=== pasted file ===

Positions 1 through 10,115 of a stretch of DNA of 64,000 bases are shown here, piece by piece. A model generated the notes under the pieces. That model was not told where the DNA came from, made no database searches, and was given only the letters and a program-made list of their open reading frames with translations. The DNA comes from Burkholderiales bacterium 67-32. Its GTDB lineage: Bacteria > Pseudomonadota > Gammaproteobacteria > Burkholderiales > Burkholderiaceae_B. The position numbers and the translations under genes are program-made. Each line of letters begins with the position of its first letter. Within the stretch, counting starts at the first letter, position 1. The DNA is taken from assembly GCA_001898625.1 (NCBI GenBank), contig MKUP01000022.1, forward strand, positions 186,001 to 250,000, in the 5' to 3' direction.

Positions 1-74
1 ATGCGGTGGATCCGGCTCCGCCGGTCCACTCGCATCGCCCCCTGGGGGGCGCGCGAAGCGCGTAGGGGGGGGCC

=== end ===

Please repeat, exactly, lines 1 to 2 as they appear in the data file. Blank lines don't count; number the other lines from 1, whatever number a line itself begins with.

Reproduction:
Positions 1 through 10,115 of a stretch of DNA of 64,000 bases are shown here, piece by piece. A model generated the notes under the pieces. That model was not told where the DNA came from, made no database searches, and was given only the letters and a program-made list of their open reading frames with translations. The DNA comes from Burkholderiales bacterium 67-32. Its GTDB lineage: Bacteria > Pseudomonadota > Gammaproteobacteria > Burkholderiales > Burkholderiaceae_B. The position numbers and the translations under genes are program-made. Each line of letters begins with the position of its first letter. Within the stretch, counting starts at the first letter, position 1. The DNA is taken from assembly GCA_001898625.1 (NCBI GenBank), contig MKUP01000022.1, forward strand, positions 186,001 to 250,000, in the 5' to 3' direction.

Positions 1-74